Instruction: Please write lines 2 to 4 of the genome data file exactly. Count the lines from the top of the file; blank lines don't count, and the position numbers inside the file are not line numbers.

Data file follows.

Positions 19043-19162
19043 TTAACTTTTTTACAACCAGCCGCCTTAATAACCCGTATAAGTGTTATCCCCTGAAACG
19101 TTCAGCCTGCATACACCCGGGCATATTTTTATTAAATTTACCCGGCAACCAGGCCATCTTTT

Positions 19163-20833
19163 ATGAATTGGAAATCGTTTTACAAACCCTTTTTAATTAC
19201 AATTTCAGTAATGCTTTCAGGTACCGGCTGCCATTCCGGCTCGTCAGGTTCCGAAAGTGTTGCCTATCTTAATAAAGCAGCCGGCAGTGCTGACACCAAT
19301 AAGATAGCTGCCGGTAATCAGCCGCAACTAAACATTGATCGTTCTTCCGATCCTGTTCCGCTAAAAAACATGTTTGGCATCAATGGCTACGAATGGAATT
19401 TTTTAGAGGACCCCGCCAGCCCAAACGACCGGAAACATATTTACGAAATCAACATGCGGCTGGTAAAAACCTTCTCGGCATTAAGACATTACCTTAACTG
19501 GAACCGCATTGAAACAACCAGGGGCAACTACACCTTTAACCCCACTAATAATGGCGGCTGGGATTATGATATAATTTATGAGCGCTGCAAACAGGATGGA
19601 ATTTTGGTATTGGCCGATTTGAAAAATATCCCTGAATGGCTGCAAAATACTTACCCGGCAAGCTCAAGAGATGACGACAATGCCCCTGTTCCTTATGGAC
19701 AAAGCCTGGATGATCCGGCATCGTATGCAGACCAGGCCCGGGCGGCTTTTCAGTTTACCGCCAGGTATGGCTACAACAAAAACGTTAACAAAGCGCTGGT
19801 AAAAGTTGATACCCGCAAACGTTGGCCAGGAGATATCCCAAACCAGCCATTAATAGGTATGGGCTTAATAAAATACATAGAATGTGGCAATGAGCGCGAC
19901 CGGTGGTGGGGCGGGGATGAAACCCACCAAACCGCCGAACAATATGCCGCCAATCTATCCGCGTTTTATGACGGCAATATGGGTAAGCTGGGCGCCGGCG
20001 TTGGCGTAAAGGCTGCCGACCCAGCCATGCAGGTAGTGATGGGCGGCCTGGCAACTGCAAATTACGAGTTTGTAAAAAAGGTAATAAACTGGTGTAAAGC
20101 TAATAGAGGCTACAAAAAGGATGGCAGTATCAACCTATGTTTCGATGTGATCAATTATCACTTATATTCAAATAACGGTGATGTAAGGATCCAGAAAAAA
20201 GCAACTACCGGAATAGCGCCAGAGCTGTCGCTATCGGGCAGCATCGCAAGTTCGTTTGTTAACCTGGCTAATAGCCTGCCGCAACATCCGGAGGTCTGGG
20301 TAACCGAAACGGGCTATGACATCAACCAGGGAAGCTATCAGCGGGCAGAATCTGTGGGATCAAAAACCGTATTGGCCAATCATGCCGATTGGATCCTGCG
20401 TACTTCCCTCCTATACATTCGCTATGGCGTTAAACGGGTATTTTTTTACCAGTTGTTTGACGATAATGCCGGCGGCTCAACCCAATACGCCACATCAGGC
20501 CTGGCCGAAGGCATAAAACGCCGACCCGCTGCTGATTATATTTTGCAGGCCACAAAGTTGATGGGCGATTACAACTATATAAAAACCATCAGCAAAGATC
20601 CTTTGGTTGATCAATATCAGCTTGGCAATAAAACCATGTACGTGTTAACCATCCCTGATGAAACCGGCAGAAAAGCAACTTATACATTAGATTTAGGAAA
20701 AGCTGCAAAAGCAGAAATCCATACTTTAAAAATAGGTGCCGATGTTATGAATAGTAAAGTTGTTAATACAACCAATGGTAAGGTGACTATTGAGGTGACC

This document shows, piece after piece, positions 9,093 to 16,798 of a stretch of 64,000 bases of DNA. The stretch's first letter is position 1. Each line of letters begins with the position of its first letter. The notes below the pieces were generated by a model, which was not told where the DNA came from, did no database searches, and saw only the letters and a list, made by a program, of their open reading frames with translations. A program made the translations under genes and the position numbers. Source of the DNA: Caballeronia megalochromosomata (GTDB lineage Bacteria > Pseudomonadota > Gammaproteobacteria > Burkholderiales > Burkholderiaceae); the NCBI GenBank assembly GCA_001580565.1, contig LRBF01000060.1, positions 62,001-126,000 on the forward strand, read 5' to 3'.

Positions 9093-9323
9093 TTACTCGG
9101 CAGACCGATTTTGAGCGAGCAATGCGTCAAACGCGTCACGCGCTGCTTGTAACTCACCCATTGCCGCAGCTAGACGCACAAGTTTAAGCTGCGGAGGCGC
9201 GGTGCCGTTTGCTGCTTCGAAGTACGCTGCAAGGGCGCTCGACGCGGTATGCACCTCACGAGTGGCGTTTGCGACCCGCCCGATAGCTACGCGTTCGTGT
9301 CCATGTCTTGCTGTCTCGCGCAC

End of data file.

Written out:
19043 TTAACTTTTTTACAACCAGCCGCCTTAATAACCCGTATAAGTGTTATCCCCTGAAACG
19101 TTCAGCCTGCATACACCCGGGCATATTTTTATTAAATTTACCCGGCAACCAGGCCATCTTTT

Positions 19163-20833